How’s the kiteboarding community in the Philippines?

Mmmmm… Not so big… Getting there. Because everyone wants to play basketball! Basketball is so popular here. Kiteboarding should be like that. We’re surrounded by water but basketball is more popular.

Yeah, someday. People just have to know about it more, and see that it’s a lot of fun. What’s the best part of kiteboarding for you?

Just being in the ocean. You’re free. Peaceful. There’s nothing else to think or worry about when you’re in the water. It feels good.

What lessons have you learned from kiteboarding and being a professional athlete?

Eyes on the sky, feet on the ground.

Gab Mejia; photographer, mountaineer, conservationist

GRID: Where did you just come from?

GAB MEJIA: So, I just came from South America on assignment for Ramsar and National Geographic. It was a seven-week expedition from the southernmost city of this planet, Ushuaia. I was hiking [every day], documenting wetlands, glaciers, valleys, rivers, going all up north for about 500-700 km to El Calafate in Patagonia. Imagine, your backyard was just [Mount] Fitz Roy, the glaciers, surrounded by mountains wherever you go, and wherever you look it’s desert plains, mountains—then out of nowhere, you’re in the city surrounded by traffic, cars, and pollution, it’s crazy.

What is Ramsar?

Ramsar is an international convention that unifies all wetlands. They’re the ones that make the list and do environmental work for preserving the wetlands in the world. In the Philippines, we have six wetlands and Ramsar manages and protects these areas: Agusan Marshlands, Tubbataha Reef, etc.

How did all this happen, how did you get to work with Ramsar and go on that trip?

It all started when I was 12; it was my dad who showed me nature and the mountains. My dad invited me to my first [major] climb. It happened to be the tallest mountain in Malaysia: Kota Kinabalu. It was raining the whole time, but I loved it! After being exposed to that, I was so inspired. I told myself, “When I turn 18, I wanna travel the world.” In college, I joined organizations that helped me travel; I joined Marine Biological Society, applied for UP Mountaineers, joined diving organizations. Then I wanted to capture and preserve these moments. So I asked my dad for a camera when I turned 18 and I’ve been using that camera ever since. Photography became my passport to the world.

[When I found out] I won this international competition for Ramsar and National Geographic, I was just so surprised. They gave me a list of all the places I could travel to in the world: every wetland in this planet. I could go to Greenland, Australia, New Zealand, wherever. It was part of the prize and they cover everything. I chose Patagonia because I love climbing. I realized it’s one of the most vulnerable places in this planet because it’s covered by glaciers that constantly melt. There are a lot of things coming in because of photography. I never really expected it, how it just started with that 12-year-old kid’s first time to climb a mountain. My father’s my main inspiration through all the things that happened.

  • Smith Volcano, Philippines
  • Yushan Summit, Taiwan

What’s the toughest part of this whole thing for you?

Climbing is the toughest part. There are times where you’re going to be so, so tired of climbing and traveling. Traveling is honestly really tiring, if you come to think of it. You’ll be so tired while climbing but you just have to keep pushing. ‘Cause if you don’t, then you’re the one who’s gonna suffer. I always say that life is like a mountain, you just have to keep on climbing. We all have these little summits and it’s never gonna be easy. The slopes will just get harder. Sometimes you have to go down, sometimes you have to go higher. It’s all just a climb. Keep the mentality that, even if it’s hard you just have to push on.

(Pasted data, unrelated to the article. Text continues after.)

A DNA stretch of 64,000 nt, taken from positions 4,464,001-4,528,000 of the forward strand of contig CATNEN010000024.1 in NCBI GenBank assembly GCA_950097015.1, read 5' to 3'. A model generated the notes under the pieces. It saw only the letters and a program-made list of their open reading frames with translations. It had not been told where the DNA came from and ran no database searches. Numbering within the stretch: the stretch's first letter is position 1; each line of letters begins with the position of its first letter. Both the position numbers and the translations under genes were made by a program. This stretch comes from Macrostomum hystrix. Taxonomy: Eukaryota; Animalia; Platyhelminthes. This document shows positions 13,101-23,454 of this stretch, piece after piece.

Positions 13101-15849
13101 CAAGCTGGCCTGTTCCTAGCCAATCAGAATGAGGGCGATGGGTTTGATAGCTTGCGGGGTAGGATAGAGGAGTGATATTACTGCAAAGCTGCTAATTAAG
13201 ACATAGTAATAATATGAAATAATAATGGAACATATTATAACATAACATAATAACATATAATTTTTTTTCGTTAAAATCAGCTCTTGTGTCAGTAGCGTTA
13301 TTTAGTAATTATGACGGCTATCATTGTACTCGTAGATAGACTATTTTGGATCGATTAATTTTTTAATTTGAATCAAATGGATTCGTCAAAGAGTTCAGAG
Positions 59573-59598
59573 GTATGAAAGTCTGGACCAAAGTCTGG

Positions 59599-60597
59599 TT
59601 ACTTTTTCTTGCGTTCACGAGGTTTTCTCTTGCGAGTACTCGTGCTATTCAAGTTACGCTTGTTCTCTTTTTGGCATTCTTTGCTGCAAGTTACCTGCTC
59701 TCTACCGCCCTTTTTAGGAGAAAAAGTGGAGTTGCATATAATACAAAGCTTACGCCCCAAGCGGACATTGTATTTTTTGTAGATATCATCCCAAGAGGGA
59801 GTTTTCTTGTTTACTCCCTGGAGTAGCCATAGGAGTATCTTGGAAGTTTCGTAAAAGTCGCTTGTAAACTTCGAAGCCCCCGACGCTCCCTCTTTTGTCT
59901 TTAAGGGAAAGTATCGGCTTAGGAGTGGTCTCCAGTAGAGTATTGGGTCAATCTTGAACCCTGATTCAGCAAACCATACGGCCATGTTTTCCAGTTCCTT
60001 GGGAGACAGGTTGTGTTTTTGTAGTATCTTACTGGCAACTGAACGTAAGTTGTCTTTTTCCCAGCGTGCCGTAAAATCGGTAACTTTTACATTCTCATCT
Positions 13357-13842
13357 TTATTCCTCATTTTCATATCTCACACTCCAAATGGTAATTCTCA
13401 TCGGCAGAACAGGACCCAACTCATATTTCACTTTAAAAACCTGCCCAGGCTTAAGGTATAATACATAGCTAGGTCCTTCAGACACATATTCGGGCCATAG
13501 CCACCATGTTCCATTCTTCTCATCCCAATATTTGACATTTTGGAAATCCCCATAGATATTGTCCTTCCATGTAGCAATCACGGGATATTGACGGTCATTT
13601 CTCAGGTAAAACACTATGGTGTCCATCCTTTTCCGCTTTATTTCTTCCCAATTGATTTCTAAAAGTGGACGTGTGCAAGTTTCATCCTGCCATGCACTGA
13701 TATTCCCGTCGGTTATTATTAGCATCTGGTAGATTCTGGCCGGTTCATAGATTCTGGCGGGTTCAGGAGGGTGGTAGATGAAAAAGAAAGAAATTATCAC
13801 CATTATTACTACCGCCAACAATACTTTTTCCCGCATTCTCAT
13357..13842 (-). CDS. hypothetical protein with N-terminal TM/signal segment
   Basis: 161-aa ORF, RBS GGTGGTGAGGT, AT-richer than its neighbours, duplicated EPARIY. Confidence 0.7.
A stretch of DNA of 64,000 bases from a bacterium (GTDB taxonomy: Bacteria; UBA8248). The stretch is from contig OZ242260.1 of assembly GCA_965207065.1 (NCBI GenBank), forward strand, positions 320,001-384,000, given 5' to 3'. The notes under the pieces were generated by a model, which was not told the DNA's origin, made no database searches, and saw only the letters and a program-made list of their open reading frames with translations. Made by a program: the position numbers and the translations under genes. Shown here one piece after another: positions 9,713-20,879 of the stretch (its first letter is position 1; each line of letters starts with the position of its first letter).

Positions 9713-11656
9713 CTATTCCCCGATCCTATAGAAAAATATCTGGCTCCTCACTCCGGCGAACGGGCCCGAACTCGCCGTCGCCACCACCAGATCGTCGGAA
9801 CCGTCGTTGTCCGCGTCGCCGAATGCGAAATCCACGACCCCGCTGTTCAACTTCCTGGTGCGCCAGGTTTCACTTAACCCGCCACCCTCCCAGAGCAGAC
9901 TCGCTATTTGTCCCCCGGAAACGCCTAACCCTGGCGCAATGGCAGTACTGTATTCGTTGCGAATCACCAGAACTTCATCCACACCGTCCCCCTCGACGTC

Is there a competitive aspect to what you do? Or is it more for spreading awareness?

I think it’s more for conservation of mountains, especially, and wetlands. A lot of people climb mountains, but then what? There’s no action to help the mountain, to promote awareness of protection of the mountains like what other countries have. I’m trying to push that advocacy here in the Philippines. Mount Pulag just got burned. I came back from the [Patagonia] climb and that’s the first thing that I saw like, “Damn. It’s so avoidable.” You don’t cook in an open area! These are the things people forget about when they’re climbing a mountain.

  • Fitz Roy, South America
  • Ganges River, India

How can we make conservation a mainstream thing? How can we make people care about the mountain?

That’s why I use photography and storytelling to connect them. When people see nice photos, they want to know more about it. They’re already interested. You have to trust them to care sometimes. But it always has to have that extra push. When people post on Instagram and they use Leave No Trace principles as captions, that’s a good thing. They’re pushing it further, [rather] than just posting a random quote on the photo where the essence is gone; there’s no substance. We have so many conservation principles but there’s no actual policy for actions to be done. That’s why we have petitions and everything.

Do you have a favorite place in the world you’ve visited?

Babuyan Islands was the place that moved me so much. Being there, I really saw how amazing the Philippines is. You see pitcher plants, volcanoes, flying fish, dolphins, whales. How amazing could this place get? Considering how hard it was to get there and everything, it just all adds up. You meet the indigenous people living there, the Ibatan, and they have this environmental awareness on their own. The municipality is in Calayan Island but when you go to the Babuyan Islands, they have their own local government [policies] like, “we can only hunt this number at this time of year because we have to allow time for the birds to reproduce.” It just moved me that, for our katutubo, our culture was really environmentally-inclined.

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As featured in
The Great Outdoors
GRID Volume 05